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Discovering the Thesaurus Vortex

 I was having a conversation recently with some marketing writers on LinkedIn. The idea of amateur writers vs. professionals came up. In some ways, we are all trying to attain a certain status of writing … something we perceive to be better than what we are doing today. But does that make us less professional on our rungs up the writing ladder?

Colorful and descriptive words became the topic.

Use Cation when Describing


Some writers believe that more descriptive adjective-use makes them seem more skilled. While others contend that simplifying the word choice to con

Flowery Words

vey and distill the wordiness, is a sign of a skilled author.
Our discussion centered on flowery uses of words. Do you have a Thesaurus? No, it’s not the dinosaur of the day. It’s a tool that I would think resides right at the elbow of most writers. Opening a thesaurus can be dangerous: it exposes you to new word usage, expands your world of word categories, and, if you’re not careful, sucks you into its verbiage vortex. You may not get out alive. I can spend hours trapped in the word-chain-discovery-definition vortex. Hours go by.

When I finally do gain my senses, I have gathered astounding new twists on old words. I’ve found new definitions that I may never use. And, I have tapped into a creative lobe of my brain that loves to hunt for new phraseology. It’s how I use them that will determine if I am a professional writer or not.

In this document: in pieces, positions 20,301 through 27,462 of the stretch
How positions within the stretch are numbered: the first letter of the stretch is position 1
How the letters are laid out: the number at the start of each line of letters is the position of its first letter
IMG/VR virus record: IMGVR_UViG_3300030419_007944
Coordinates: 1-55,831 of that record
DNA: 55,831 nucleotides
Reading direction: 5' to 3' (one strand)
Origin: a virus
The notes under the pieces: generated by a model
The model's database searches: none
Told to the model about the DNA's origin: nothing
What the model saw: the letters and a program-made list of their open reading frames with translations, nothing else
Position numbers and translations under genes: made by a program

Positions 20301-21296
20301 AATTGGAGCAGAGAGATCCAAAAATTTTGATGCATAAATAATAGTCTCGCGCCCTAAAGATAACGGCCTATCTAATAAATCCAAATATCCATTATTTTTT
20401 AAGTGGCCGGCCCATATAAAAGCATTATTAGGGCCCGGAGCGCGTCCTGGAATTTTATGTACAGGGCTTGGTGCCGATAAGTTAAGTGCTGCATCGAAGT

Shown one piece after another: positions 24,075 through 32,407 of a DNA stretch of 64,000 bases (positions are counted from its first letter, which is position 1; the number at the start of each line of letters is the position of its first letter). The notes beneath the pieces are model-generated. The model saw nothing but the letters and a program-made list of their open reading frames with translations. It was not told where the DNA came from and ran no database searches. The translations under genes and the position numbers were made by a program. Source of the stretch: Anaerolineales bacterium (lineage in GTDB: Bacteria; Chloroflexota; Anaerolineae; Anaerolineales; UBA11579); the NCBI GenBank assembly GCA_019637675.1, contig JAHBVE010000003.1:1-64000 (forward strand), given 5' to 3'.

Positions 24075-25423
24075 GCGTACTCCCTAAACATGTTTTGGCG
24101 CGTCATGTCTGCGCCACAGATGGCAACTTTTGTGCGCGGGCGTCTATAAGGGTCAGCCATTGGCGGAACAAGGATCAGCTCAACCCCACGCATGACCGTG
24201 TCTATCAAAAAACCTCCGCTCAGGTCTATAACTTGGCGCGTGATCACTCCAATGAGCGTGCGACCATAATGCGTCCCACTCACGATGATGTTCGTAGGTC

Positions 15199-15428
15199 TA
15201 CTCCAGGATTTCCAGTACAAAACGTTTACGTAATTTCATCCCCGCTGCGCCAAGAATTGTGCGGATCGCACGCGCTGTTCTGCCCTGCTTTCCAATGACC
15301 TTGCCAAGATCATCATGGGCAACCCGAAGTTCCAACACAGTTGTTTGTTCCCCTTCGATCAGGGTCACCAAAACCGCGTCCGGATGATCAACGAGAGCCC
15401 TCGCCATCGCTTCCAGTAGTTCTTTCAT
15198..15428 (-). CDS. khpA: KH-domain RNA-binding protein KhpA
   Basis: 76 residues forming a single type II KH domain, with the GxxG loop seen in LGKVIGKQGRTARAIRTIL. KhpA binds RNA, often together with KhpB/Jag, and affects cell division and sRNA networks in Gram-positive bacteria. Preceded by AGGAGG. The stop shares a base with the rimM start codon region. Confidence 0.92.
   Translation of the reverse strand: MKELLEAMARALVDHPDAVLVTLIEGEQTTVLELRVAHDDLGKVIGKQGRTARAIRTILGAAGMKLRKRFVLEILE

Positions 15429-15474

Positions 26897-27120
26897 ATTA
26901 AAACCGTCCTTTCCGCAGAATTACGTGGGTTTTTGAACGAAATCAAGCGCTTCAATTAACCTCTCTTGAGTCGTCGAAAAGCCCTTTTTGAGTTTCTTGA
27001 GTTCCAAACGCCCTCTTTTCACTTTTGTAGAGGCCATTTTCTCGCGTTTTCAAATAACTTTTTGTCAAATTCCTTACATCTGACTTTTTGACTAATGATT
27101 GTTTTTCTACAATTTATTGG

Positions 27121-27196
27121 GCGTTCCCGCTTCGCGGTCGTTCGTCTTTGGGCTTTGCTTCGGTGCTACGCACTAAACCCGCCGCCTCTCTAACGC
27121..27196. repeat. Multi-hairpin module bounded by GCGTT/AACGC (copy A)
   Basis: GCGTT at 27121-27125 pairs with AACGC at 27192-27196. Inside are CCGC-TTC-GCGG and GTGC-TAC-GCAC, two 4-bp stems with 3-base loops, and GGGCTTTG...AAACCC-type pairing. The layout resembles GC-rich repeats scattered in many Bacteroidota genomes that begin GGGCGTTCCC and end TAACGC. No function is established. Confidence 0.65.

I admit it. Hey, I’m a wordsmith. I will cringe when I see someone’s attempt to find a new colorful word that hasn’t been used before in a description of a web site. And I will cringe when a Fortune 500 web site uses corporate-speak trying to make itself sound astounding.

More astounding is the fact that many incarcerated authors are trying to be heard through their books. I volunteer at a Federal Prison in an Outreach Program where authors are helping writers attain professionalism in their writing. Some aspire to be published. Some are just trying to write worthy prose about their experiences. Some are trying to write a legal brief to help them get out of prison.


chalkboard_show and tell


 Here’s a short lesson example we discussed about the use of voice in a setting, and how your word choices can draw the reader into your scene:

A) They sat in a white room with a series of desks aimed at the white wipe boards. They were waiting to learn. (Simple description and a bit of anticipation.)

B) He walked in quietly and stepped up to the white board, dragged his finger along the chalkless tray before he turned to glare at the open faces of eager inmates within white walls. (Here is a man with attitude who expects to be seen. The words convey control, adversarial expectation, and an edginess not seen in the other example.)

Both attempts can fail if not done well. 

So when I come across a writer who works his craft, chooses a creative twist …l like alchemy… or see that a writer has caught my attention with their website bravado, I will give them a silent nod and a grin.
It may not always be extraordinary. In fact, it just may be over-the-top. But, they caught my attention in the bazillion web soup sites that fill my senses daily. I would like to find that perfect word for my niche, too.
So, my advice is the same. Keep looking. Be creative but please never turn your poor Roget’s Thesaurus into a dog-eared over-used resource. Reserve that urge to over-do. Be selective. Sense-filled simplicity is always better.

Rusty LaGrange

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